MSCS clusters consist of nodes, individual computers complete with their own processor, memory, and system disks. Nodes in an MSCS cluster must have access to at least one shared disk. In the initial release of MSCS, this shared disk must be a SCSI disk that is either dual-ported or accessible through two different SCSI adapters attached to the same SCSI bus. The nodes must be connected on a private network separate from LAN traffic. The data files, IP addresses, network shares, and other parts of the installed server applications on the nodes are the cluster's resources. A resource can be active on only one node at a time, and when the cluster detects that a resource has failed, it relocates the failed resource to a different node.
MSCS organizes resources into relational groups. One type of relationship is a dependency relationship. For example, if an application requires a network name and TCP/IP address to become active before the network share comes online, you can specify the TCP/IP address resource, network name resource, and file share resource as resources that belong to the same group (the file share group). When MSCS detects a resource failure, it moves all the resources in the failed resource's group to a different node and restarts the failed resource. In addition, you can establish dependencies between various resources in the same group so that they come online in a specific order.
Although the current release of MSCS implements clusters consisting of two nodes, future releases will support clusters made up of multiple nodes. So with an eye on the future, in the rest of this discussion I'll refer to a cluster as consisting of two or more nodes.
The software components that make up a node in an MSCS cluster are Cluster Service, Cluster Network Driver, Cluster Administrator, one or more Resource Monitors, and one or more Resource DLLs. Figure 3 shows how these pieces relate to one another. Cluster Service, which MSCS implements as an NT service, is the command center of the cluster. Cluster Service is in charge of managing the resources of the cluster and communicating with Cluster Services on the other nodes to coordinate resource ownership and monitor for failures. Cluster Service is made up of several discrete components that divide resource ownership coordination and failure monitoring into subtasks. For example, Cluster Service's Database Manager uses Cluster Service's Log Manager to log transactions.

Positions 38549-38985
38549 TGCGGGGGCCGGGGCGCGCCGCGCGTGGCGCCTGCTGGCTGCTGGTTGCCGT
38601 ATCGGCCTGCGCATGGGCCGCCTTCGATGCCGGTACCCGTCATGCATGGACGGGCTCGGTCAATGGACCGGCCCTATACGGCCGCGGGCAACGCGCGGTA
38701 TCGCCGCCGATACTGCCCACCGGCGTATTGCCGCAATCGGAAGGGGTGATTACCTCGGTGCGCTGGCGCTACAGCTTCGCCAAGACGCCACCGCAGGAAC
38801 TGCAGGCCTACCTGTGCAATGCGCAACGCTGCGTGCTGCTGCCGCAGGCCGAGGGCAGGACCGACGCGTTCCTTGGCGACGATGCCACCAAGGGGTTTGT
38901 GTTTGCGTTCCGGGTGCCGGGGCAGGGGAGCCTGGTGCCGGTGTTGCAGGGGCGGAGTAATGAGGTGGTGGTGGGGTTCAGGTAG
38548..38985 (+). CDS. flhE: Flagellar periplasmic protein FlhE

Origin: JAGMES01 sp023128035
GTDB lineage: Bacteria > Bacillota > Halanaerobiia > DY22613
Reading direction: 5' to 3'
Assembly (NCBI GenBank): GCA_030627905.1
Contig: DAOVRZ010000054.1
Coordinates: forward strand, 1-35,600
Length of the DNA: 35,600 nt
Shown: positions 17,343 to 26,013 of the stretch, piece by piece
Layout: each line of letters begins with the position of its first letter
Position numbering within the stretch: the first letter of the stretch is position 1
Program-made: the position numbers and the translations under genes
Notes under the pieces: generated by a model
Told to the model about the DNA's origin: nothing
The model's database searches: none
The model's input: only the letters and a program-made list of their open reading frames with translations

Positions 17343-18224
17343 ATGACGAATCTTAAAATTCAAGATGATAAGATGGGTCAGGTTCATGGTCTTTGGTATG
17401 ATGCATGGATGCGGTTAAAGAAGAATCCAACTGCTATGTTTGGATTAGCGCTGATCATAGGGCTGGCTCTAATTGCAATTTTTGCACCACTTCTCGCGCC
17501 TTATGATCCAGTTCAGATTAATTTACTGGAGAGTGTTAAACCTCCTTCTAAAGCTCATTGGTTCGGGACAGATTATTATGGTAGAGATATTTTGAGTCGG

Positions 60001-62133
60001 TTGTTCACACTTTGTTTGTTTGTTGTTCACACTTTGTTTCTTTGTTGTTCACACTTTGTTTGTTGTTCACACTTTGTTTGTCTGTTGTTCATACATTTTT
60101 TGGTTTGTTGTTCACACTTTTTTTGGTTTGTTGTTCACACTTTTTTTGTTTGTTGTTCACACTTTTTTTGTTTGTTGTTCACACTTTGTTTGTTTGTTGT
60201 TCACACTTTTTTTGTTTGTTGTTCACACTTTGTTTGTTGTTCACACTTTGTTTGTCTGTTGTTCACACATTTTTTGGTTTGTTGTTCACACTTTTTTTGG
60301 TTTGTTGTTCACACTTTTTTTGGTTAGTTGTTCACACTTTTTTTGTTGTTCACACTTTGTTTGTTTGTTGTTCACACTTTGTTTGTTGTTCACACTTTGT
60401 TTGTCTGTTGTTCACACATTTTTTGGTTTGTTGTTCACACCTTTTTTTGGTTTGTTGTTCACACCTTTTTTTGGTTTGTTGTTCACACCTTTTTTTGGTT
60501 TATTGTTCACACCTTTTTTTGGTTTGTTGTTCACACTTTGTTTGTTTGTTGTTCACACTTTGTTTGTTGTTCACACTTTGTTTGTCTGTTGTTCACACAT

Cluster Service components include Checkpoint Manager, Database Manager, Event Log Manager, Failover Manager, Global Update Manager, Log Manager, Membership Manager, Node Manager, and Resource Manager. Checkpoint Manager, Database Manager, and Event Log Manager maintain a coherent image of the central cluster database, which must be stored on the cluster's quorum resource—in the current version of MSCS this resource is a shared SCSI drive. Whenever a change occurs in the status of a node, resource, or group, MSCS updates the cluster's database transactionally. Global Update Manager notifies other nodes in the cluster whenever a change occurs in the status of one node. Maintaining internal node and network configuration information is the job of Node Manager. Node Manager and Membership Manager work together to monitor and control nodes both as active participants in the cluster and as offline nodes.
As in standard NT services, errors that occur in any part of the cluster software are logged to the System event log; however, Cluster Service's Event Log Manager, instead of the native NT event log manager, records these errors. Event Log Manager replicates the cluster event log across the cluster's nodes, ensuring that any node can use its Event Viewer to view cluster errors. Failover Manager handles the task of failing over (i.e., moving cluster resources from one node to another) resources and groups while honoring their start order and dependencies. Resource Manager initiates the migration of resources between nodes by communicating with Failover Manager.
Cluster Network Driver is the intranode communications channel, and it is responsible for providing reliable communications. Cluster Services on the MSCS nodes use the Cluster Network Driver to check other nodes periodically to determine that they are operational (the cluster network manages communications with User Datagram Protocol—UDP). Cluster Network Driver notifies each node's Cluster Service when it detects a communications failure. Then, each Cluster Service determines whether its node should become the only active node in the cluster or the node should fail itself (I will elaborate on this function shortly).